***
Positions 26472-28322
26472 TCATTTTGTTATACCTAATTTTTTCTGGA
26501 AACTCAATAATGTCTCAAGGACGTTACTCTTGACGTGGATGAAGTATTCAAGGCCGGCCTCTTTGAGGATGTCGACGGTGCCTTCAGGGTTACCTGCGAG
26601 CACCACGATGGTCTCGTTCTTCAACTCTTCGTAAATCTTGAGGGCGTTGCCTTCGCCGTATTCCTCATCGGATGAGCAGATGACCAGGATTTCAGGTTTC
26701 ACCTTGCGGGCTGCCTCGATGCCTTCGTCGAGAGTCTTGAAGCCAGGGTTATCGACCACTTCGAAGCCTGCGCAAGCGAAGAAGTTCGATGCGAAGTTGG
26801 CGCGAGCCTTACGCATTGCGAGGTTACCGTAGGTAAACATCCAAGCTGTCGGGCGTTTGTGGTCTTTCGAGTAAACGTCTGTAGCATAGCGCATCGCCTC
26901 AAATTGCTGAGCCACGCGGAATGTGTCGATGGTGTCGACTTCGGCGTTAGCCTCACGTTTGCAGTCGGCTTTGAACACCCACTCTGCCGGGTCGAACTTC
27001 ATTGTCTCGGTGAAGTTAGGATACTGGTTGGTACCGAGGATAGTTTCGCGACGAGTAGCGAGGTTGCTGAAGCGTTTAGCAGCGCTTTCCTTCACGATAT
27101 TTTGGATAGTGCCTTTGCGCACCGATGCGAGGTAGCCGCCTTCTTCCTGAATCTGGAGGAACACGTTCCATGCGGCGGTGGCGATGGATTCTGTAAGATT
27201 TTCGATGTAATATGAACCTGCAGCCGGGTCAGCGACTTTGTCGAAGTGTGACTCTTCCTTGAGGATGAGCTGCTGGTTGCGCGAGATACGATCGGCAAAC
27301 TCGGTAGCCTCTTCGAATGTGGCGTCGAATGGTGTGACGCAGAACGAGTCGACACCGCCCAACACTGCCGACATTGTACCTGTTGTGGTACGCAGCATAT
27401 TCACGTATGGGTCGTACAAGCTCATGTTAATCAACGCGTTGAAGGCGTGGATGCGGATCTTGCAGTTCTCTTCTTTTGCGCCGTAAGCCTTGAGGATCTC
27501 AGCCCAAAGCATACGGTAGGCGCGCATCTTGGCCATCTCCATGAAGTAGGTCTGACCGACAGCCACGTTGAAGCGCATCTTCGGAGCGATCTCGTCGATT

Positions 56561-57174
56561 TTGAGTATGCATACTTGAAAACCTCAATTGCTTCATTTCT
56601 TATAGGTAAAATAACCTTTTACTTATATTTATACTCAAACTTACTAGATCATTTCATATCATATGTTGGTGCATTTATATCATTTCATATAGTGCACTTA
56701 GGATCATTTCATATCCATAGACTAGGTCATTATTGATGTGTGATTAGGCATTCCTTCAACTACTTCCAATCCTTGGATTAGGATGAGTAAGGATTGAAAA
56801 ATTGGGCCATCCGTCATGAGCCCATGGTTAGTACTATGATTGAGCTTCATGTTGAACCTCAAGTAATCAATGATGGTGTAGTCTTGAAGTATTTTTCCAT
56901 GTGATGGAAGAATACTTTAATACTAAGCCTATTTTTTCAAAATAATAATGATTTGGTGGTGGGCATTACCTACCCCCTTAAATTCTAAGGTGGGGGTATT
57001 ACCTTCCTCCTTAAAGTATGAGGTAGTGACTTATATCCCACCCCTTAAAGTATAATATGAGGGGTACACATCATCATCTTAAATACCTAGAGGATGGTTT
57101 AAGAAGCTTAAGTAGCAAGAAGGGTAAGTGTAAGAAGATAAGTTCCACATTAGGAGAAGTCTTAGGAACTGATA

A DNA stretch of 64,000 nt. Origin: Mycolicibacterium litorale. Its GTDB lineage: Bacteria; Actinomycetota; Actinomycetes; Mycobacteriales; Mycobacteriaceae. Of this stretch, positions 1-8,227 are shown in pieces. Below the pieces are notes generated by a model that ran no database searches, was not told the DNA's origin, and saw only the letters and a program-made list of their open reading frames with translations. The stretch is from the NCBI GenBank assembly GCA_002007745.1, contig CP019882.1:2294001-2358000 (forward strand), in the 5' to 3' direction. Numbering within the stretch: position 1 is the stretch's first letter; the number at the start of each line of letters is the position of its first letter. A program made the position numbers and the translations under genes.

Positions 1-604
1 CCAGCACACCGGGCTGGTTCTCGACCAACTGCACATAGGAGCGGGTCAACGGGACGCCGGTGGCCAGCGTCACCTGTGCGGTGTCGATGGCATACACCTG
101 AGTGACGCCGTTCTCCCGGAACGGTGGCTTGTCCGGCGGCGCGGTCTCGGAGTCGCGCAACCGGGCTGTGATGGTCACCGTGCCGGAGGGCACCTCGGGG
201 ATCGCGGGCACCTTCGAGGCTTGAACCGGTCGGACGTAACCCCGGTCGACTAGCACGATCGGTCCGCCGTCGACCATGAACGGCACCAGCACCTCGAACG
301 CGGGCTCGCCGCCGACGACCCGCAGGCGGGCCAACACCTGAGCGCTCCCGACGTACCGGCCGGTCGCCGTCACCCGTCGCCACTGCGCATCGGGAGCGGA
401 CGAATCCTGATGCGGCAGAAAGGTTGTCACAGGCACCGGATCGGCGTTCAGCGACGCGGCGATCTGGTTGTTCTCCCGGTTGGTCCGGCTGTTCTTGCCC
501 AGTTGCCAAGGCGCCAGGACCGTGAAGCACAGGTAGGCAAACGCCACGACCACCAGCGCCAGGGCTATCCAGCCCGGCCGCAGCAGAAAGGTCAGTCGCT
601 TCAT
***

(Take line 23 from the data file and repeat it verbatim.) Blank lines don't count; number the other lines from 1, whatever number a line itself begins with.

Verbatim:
Positions 1-604